The Glasgow Coma Score is a more detailed and reliable method of assessing patient level of consciousness and has good prognostic value for predicting early hospital mortality (81. ventilation. ligation of the maxillary artery can be achieved by incising the buccal mucosa adjacent to the ipsilateral maxillary tuberosity and ligating the main trunk before it enters the pterygopalatine fossa. resuscita- . a combined middle cranial fossa and infratemporal fossa approach to the skull base for bypass or ligation may be necessary. When this approach is not successful. the alteration should be considered to be the result of trauma to the central nervous system until proven otherwise. which are branches off the aortic arch on the left and the brachiocephalic trunk on the right. In instances in which a more expeditious approach is needed. however. and perfusion status. Exposure A patient should be completely undressed even if it seems that the trauma involves only the maxillofacial region. Many instances of life-threatening injuries being missed by narrowly focusing on the maxillofacial region have been reported. The ophthalmic artery (from the internal carotid) sends supraorbital and supratrochlear arteries to the forehead [3. Any alterations in the level of consciousness should prompt immediate re-evaluation of a patient’s oxygenation. Subtle changes may be a clue to ongoing neurologic injury. Neurologic status must be evaluated frequently and continuously until it is certain that neurologic damage is not progressive. Secondary survey A patient undergoes secondary survey after the primary survey (ABCDEs) is completed. Occasionally. Disability (neurologic evaluation) Head injuries with underlying central neurologic deficits are often associated with maxillofacial trauma. The external carotid supplies the face via the facial artery through its superior and inferior labial arteries. and oral packing. After controlling the bleed with local.9% predictive value). but angiography always should be considered when in doubt. and only rarely does exploration for a source of bleeding become necessary. Brisk arterial bleeding from the nose or ears is unusual and requires urgent specialist assessment.12]. The APACHE III (82. respectively. soft tissue bleeding subsides after the suturing of orofacial lacerations.4% predictive value) provides prognosis of late mortality and functional outcome [13]. All infused fluids should be warmed. nasal. The maxillary artery is divided into three parts (in relation to the lateral pterygoid muscle). Most nosebleeds and bleeding from the ear are venous (slow) and do not require immediate control measures. Internal carotid bleed usually can be controlled by intra-arterial balloon occlusion. The external carotid terminates in the superficial temporal and maxillary arteries. a major bleed may require nasal or intraoral packing for control during the early management of patients who have MFT. An undressed individual should be warmed using blankets or heaters. Resulting deficits may vary from having no clinical manifestations to deep coma. Injuries identified by the primary survey may be life threatening and should be treated rapidly and efficiently while aggressively resuscitative measures are used to ensure that a patient has an optimal chance of survival. such as a case of a bleed in which a patient was initially lucid. a maxillary artery bleed can be controlled with transantral sphenopalatine hemoclips. Direct pressure is the most effective means for immediate control of active bleeding in MFT.) Once hypoxia and hypovolemia are excluded. In most instances. When this occurs the two common sources of bleeding are the maxillary artery at the level of the pterygopalatine fossa. Early involvement of a neurosurgeon can be life saving. Control of major maxillofacial bleeding Minor nasal or oral bleed is a common feature of facial bone fractures. The internal carotid supplies the intracranial structures. (It also may be affected by alcohol or drugs. and the common carotid at the level of the skull base. Localizing the source of bleeding usually can be achieved by clinical examination only. The common carotid terminates in the internal and external carotids. each with five branches.perioperative care of the maxillofacial patient 263 and face have an extensive blood supply from the common carotid and subclavian arteries. Initial rapid assessment of the level consciousness in the trauma patient is available with the use of the AVPU method [9]: A Alert V Responds to vocal stimuli P Responds only to painful stimuli U Unresponsive to all stimuli. which manifests as a bluish discoloration and an obvious bulging of the buccal mucosa caused by hematoma.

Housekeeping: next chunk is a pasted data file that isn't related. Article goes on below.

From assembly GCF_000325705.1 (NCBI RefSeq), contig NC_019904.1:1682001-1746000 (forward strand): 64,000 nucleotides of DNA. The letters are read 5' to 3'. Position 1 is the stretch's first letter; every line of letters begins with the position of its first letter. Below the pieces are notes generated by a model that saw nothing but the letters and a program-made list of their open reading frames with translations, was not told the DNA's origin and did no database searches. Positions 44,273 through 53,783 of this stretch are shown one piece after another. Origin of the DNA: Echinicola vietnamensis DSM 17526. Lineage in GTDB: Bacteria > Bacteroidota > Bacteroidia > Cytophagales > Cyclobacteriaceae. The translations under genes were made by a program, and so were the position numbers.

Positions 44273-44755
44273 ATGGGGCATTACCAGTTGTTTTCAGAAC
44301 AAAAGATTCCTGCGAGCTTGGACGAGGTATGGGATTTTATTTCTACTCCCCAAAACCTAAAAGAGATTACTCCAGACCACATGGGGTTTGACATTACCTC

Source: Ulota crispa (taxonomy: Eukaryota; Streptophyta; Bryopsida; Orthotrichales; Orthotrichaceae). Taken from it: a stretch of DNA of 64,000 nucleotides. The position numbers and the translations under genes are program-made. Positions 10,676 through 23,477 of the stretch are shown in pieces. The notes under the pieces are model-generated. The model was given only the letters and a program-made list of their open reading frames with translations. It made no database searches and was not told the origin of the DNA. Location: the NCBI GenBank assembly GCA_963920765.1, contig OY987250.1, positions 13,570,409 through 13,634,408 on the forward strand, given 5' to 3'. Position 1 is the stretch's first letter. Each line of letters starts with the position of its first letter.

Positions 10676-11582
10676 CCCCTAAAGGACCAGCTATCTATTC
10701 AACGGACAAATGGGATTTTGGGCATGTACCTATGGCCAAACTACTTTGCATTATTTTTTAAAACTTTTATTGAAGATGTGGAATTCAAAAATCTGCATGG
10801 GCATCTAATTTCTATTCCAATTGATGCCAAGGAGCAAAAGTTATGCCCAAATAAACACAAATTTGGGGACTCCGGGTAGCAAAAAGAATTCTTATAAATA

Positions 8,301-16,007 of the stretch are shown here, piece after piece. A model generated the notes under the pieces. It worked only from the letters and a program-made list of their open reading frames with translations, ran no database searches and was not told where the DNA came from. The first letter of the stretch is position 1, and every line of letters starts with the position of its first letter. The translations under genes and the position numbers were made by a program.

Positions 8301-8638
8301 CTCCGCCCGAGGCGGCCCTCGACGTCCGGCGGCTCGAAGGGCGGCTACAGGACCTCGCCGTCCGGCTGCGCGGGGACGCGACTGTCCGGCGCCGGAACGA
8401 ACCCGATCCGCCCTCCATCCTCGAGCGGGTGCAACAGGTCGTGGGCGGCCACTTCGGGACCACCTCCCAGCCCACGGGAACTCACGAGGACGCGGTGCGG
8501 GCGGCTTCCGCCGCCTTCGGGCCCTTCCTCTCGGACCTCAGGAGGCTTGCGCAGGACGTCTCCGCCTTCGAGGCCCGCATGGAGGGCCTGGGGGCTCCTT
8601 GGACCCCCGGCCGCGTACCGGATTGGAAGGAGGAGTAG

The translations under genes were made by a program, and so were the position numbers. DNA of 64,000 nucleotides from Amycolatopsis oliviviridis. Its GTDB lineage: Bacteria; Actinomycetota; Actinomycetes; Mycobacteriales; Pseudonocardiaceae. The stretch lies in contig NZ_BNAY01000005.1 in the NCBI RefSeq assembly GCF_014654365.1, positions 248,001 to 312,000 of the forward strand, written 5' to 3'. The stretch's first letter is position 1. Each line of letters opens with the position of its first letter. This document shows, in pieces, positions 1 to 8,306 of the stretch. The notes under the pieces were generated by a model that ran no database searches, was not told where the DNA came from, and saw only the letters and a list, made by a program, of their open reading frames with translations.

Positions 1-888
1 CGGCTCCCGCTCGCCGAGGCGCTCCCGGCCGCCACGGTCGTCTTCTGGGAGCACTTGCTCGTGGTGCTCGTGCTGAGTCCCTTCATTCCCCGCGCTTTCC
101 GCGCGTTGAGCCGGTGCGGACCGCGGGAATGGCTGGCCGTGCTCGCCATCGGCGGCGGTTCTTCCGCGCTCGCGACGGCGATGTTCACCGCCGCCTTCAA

264 palmer et al tion is well established. CT has a greater sensitivity and specificity for diagnosing cervical spine injuries. If a patient is in coma or under neuromuscular blockade and there is no observed movement of the lower extremities. Examination of the nose and midface Patients who have fracture of the midface are at risk for fracture of the cribriform plate. 2.14 – 16]. the CT is without abnormality. and the spine is cleared if physical examination evaluation is negative. ears. which consists of lateral. The ‘‘AMPLE’’ pneumonic is the recommended guide for this brief but important history taking [9]. CT scanning using these protocols for cervical spine injury had a sensitivity of 99% and specificity of 100%. or distracting injury undergoes cervical spine evaluation by clinical examination in the trauma room. but normal radiologic examinations in the presence of neck pain. nose/midface. and neck should be examined during the secondary survey. drug intoxication. and vital signs are returning to normal. 5. and neck must be made in the trauma patient who has damage to the maxillofacial region. anteroposterior.18]. face. he or she is kept in spinal precautions until such movement is observed or until MRI scan is obtained.04% risk of missing injuries. with a 0. alcohol. A common approach in many hospital emergency departments is to use a plain radiographic series. head-to-toe physical examination. and odontoid views [16]. Any patient who does not meet criteria to have the spine clinically cleared (eg. Special considerations for the examination of the eye. tenderness. Head and neck examination in maxillofacial trauma The entire scalp. Guidelines from Santa Barbara Cottage Hospital for the evaluation of the cervical spine are as follows: 1. head. 4. A Allergies M Medications currently used. If a patient is not evaluable secondary to coma. It had a positive predictive value of 100% and negative predictive value of 99% [20]. continued neck pain. Inspection of the oral cavity may reveal a hematoma. P Past illnesses/pregnancy L Last meal E Events/environment related to the injury. If a patient has a normal CT scan but neurologic deficit is present. which gives clues into the expected pattern of injury. an MRI is obtained. Any patient without clinical evidence of neurologic injury. and the patient is moving all four extremities upon arrival to the emergency department. Clinical judgment of spinal injury has a diagnostic accuracy of only 50% [10]. Initial radiologic investigations are performed during this survey. which suggests major arterial injury. Examination of the eye Periorbital edema may limit eye examination. and gastric intubation should be performed from the oral route. especially when used as an evaluating tool. but it should evaluated for Visual acuity Pupillary size Hemorrhage of the conjunctiva and fundi Penetrating injury Contact lenses (remove before edema occurs) Dislocation of lenses Ocular entrapment The ophthalmology service should be contacted early if there is any suspicion of ocular/visual injury. The history focuses on current or past medical information that may influence immediate treatment options and looks at the mechanism of injury. altered mental status) undergoes CT scanning with 3-mm cuts of the entire cervical spine with reformats of sagittal images. Delay in diagnosis or unwarranted manipulation of the injured spine can increase neurologic morbidity and mortality to as much as 3% to 25% [11. Minor nasal or oral bleed is not an uncommon feature of facial fractures. 3. Cervical spine assessment Cervical spine injury occurs in 2% to 3% of trauma patients and is missed in up to 10% of patients [11]. and frequent reevaluation of vital signs. the cervical spine is cleared and spinal precaution removed. This survey includes a focused history. altered mental status. and plain radiographs only improved the accuracy of diagnosis to 52% from pooled figures of a meta-analysis [19]. . and neurologic deficit do not rule out cervical spine injury [17. Radiologic investigations are the hallmark for evaluating spinal injuries.